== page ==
Still another method contemplates the coating or covering of the polished metal surface with gummed or pressure sensitive adhesive tape. The principal difficulties e11 countered with such materials are the prohibitive high cost and the tendency to leave a deposit of adhesive upon the protected surface following removal of the protective tape.
Yet another method comprises the extrusion of relatively high molecular weight hydrocarbon polymers such as polyethylene and the like, at high temperatures, directly onto the substrate surface to be protected and thereafter immediately combining the substrate and polymer coating by pressure. Such methods, however, generally provide variable bonding with accompanying formation of undesirable discontinuous coatings.
In an attempt to avoid the above difficulties, use has been made of certain synthetic, resinous sheeting material, to which has been applied, and which is capable of retaining, and electrostatic charge, as the protective coating or covering for the polished metallic surfaces. In such process (as described in the US. Patent No. 3,054,708, issued Sept. 18, 1962) the electrostatic charge is placed upon the sheeting or film prior to its subsequent application upon the finished metallic surface or simultaneously with its application to such surface. A major difliculty encountered herein is the necessity for the application of such electrostatic charge to the protective material which is, at best, difiicultly applied in a uniform manner under varying atmospheric conditions. Further protective coatings of this type, are subject to extensive deterioration and degradation with resulting loss of adresinous, flexible sheet material capable of adhering uniformly to a metallic surface, but which. may be readily removed therefrom without difliculty and without resort to other than ordinary skill.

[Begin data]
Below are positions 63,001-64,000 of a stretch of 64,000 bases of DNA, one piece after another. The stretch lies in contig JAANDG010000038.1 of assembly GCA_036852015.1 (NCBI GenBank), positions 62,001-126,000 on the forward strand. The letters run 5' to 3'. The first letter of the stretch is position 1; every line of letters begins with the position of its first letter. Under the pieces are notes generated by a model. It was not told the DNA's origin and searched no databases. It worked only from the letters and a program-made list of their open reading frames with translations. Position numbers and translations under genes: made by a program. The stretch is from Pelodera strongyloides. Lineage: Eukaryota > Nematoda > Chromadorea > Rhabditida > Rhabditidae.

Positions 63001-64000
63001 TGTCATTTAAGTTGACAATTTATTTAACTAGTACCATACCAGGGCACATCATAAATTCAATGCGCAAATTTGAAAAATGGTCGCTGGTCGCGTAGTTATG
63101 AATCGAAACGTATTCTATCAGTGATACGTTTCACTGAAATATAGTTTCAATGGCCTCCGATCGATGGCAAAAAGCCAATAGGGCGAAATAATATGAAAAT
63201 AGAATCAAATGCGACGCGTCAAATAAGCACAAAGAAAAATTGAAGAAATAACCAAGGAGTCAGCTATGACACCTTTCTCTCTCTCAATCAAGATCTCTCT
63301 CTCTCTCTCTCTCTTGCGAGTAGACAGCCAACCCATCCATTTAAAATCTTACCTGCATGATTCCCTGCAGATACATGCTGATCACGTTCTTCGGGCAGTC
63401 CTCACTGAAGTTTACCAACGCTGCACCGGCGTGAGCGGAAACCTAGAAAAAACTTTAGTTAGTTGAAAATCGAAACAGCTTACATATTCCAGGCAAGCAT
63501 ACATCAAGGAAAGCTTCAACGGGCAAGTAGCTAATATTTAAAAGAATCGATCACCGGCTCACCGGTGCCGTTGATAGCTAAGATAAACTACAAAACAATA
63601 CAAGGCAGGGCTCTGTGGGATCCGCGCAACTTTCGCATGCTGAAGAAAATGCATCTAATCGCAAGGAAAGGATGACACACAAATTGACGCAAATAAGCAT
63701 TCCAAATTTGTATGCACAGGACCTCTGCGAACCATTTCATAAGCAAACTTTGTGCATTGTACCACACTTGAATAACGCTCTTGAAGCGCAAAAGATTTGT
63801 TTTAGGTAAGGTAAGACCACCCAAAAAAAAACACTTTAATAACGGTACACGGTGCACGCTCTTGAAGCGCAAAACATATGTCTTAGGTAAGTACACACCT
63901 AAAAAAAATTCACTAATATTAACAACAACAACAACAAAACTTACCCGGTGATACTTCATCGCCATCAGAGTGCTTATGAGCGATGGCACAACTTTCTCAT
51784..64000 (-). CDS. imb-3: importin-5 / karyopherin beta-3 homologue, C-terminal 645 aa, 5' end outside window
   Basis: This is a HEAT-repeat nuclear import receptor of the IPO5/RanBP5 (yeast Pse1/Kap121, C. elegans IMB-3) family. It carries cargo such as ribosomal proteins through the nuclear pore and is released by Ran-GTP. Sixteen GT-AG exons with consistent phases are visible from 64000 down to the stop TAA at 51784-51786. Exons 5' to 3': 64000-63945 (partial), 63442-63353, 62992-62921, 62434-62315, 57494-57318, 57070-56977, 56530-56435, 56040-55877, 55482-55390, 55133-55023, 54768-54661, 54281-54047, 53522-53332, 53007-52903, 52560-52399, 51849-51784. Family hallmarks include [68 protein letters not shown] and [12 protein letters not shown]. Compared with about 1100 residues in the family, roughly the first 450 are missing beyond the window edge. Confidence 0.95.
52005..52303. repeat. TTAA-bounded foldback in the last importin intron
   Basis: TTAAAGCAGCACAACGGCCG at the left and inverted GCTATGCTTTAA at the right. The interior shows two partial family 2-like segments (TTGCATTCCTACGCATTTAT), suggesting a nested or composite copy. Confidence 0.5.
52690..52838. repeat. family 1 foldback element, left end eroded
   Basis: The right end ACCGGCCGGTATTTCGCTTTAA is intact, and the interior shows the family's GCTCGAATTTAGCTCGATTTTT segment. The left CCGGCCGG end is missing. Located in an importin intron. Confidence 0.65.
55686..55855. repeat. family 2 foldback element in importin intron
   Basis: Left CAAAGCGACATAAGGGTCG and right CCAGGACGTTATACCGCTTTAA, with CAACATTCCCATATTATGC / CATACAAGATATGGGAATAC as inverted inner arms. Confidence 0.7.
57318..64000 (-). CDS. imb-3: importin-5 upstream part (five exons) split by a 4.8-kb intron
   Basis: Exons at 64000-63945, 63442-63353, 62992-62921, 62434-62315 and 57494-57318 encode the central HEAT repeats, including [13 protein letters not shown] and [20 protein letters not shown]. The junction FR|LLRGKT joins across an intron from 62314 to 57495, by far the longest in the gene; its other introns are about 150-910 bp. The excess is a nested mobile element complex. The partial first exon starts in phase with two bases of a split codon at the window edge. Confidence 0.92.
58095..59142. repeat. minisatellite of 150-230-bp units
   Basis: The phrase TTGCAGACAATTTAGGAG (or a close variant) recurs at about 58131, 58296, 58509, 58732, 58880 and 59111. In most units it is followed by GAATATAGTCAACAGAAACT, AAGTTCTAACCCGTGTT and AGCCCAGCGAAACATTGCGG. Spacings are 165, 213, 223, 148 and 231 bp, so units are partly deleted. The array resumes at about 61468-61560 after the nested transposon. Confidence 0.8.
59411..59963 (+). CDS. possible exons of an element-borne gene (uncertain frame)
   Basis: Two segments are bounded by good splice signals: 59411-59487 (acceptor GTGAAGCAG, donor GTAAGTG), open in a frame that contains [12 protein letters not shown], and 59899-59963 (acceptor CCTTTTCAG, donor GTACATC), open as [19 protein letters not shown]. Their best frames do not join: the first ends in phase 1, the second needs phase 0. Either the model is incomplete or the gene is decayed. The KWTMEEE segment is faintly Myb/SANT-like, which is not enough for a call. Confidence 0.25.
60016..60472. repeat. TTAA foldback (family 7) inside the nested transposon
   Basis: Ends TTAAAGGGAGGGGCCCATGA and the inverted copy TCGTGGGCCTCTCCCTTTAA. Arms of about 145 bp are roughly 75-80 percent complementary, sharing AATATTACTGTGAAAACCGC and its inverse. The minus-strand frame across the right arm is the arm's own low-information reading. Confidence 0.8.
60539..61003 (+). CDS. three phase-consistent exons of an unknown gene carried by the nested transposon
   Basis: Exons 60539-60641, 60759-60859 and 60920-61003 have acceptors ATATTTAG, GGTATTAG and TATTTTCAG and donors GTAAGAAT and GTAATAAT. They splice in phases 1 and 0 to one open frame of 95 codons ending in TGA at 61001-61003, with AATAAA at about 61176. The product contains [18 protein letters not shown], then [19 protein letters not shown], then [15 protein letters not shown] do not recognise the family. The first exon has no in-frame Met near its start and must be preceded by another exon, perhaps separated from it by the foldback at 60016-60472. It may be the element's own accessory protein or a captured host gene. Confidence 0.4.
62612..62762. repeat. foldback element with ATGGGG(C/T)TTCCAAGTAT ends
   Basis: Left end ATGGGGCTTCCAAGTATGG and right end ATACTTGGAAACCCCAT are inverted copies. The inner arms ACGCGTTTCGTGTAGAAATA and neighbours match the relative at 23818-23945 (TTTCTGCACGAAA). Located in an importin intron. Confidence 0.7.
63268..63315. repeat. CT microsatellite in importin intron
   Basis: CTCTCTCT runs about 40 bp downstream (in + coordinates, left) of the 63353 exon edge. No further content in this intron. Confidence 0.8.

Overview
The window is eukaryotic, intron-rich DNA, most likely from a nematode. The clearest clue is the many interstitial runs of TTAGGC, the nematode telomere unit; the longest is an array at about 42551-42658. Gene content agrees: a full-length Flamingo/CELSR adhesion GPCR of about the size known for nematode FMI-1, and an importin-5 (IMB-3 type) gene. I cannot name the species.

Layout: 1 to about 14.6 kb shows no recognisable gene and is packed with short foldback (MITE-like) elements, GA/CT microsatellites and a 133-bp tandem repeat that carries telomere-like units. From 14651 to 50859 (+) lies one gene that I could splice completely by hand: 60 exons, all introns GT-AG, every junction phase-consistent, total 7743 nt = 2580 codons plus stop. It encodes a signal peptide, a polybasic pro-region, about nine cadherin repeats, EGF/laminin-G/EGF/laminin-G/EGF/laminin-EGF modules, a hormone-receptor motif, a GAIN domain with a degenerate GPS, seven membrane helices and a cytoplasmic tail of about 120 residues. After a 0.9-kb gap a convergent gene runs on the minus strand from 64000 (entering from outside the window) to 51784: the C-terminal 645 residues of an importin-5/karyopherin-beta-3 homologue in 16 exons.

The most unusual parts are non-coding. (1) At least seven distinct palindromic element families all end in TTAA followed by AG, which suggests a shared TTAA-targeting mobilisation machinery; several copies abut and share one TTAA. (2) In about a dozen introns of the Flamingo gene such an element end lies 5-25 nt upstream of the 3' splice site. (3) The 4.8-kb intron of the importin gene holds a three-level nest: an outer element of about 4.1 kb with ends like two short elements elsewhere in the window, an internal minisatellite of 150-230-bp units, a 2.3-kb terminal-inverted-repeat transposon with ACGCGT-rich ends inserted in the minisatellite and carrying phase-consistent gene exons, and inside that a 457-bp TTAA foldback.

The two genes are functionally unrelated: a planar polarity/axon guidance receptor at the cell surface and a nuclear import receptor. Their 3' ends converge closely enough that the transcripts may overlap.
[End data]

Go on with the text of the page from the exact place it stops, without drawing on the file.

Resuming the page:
Another object is to provide a protective sheet material as described herein, which is resistant to the adverse effects of sunlight.
Other and related objects will become apparent from the following description and claims and the annexed drawing which schematically illustrates an embodiment of the invention.